Atticus Lish

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Atticus Lish
Born 1972 (age 45–46)
Manhattan, New York City, New York, United States
Occupation Novelist
Language English
Nationality American
Alma mater Phillips Academy; Harvard University
Period 2010–present

Atticus Lish (born 1972[1]) is an American novelist. His debut, Preparation for the Next Life (New York: Tyrant, 2014), caught its independent publisher “off guard” by becoming a surprise success,[2] winning a number of awards including the PEN/Faulkner Award for Fiction. Lish lives in Sunset Park, Brooklyn with his wife. He is the son of influential literary editor Gordon Lish.

Preparation for the Next Life[edit]

Preparation for the Next Life is set mostly in Flushing, Queens, and follows two new arrivals to the city. Zou Lei is an illegal immigrant from the Chinese province of Xinjiang, daughter of a Uighur mother and a Han father.[3] Brad Skinner is a Pennsylvania-born veteran of the Iraq war. While struggling to survive in New York’s underground economy, Zou Lei meets Skinner, who is suffering from untreated combat trauma. Their attempts to build a life together, overcoming the violence, predation, and alienation surrounding them, amount to what Times critic Dwight Garner has called “perhaps the finest and most unsentimental love story of the new decade”.[4] The judges of the 2015 PEN/Faulkner Award praised the book for its blend of documentary detail and "incantation," stating that it "scours and illuminates the vast, traumatized America that lives, works and loves outside the castle gates."[5]

Personal and family life[edit]

Lish was born in Manhattan.[6] Like his father, the younger Lish attended Phillips Academy, where he studied Mandarin. Lish describes his childhood as one of “huge privilege”.[1] His father's colleague, the novelist Don DeLillo, used a verbatim prose passage by the nine-year-old Atticus in his novel The Names, with an acknowledgement: "A printed shout from the housetops goes as well to Atticus Lish, in fond appreciation".[7] Lish dropped out of Harvard University after two years.[1] He then worked several unglamorous jobs, including Papaya King and a foam factory in Gardena, California.[1] Lish joined the US Marine Corps, but was honorably discharged one and a half years into a four-year enlistment.[8] Lish married his wife, Beth, a Korean-born schoolteacher, in 1995.[1][8] In his mid-30s, Lish returned to Harvard and graduated with a thesis on Ascoli's theorem.[8] During his second matriculation, Lish took a fiction course that inspired him to focus on writing. In 2005, Lish and his wife spent a year teaching English in China's Hubei Province;[3] a visit to the remote northwest of the country became the inspiration for his Uighur protagonist.[1] Lish moved to Brooklyn in 2006.[6] He began work on Preparation for the Life to Come in 2008, and spent five years writing the book in longhand.[1][8]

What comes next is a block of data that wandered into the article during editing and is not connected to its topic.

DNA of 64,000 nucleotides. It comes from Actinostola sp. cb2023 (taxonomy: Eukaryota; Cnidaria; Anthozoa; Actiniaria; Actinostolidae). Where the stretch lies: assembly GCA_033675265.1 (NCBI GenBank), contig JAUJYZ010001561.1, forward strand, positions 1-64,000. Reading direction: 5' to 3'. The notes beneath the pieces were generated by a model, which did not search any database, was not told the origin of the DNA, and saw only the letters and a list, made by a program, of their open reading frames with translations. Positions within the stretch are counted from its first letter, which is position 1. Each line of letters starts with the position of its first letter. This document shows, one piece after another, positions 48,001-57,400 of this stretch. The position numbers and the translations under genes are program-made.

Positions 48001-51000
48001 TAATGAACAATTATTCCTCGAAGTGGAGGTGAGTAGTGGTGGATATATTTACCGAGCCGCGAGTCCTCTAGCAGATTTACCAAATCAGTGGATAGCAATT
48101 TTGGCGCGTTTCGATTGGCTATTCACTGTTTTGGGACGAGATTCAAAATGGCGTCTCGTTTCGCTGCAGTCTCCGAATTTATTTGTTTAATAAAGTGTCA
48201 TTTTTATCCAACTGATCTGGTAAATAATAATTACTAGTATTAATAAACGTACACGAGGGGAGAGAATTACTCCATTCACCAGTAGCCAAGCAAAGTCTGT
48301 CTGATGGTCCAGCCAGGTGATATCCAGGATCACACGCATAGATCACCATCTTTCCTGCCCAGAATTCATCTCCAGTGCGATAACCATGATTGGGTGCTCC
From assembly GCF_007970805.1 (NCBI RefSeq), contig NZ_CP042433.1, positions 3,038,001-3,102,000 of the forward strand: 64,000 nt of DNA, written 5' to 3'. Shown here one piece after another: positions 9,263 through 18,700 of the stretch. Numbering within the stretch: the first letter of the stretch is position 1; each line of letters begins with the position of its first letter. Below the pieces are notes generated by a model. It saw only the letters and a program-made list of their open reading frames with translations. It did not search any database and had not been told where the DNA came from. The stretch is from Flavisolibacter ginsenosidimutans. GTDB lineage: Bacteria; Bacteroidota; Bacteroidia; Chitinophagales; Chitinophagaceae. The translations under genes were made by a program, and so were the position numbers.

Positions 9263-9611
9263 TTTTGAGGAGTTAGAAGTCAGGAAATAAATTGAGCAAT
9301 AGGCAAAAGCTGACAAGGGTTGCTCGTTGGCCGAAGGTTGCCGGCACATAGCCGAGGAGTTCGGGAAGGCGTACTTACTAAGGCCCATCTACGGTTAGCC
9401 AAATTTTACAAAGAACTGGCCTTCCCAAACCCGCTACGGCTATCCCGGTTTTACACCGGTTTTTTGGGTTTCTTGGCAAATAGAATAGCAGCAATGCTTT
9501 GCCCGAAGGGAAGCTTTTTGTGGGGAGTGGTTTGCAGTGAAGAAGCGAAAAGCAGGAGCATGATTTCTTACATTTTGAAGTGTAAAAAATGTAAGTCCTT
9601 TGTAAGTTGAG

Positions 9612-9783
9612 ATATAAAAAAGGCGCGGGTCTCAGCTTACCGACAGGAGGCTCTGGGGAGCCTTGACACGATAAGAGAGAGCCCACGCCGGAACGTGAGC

Of his relationship with his influential father, Lish has said: "When I was writing this book, I was completely isolated from family, from any of the significance my name might have had...It was me and my wife, living together, isolated from almost everybody."[9] According to the Times, the death in 1994 of Gordon’s wife, the mother of Atticus, led to a twelve-year estrangement between the two men. Lish maintains that the two have since reconciled, but that he would “absolutely not” have considered asking his well-respected father for help, either in writing or in marketing his work. However, after his manuscript was accepted by Tyrant's founder Giancarlo DiTrapano, Gordon Lish helped persuade his own literary agent, Amanda “Binky” Urban, to take his son on as a client. Urban has helped to sell British and French rights to Preparation for the Next Life,[1] and is negotiating the sale of film rights.[2]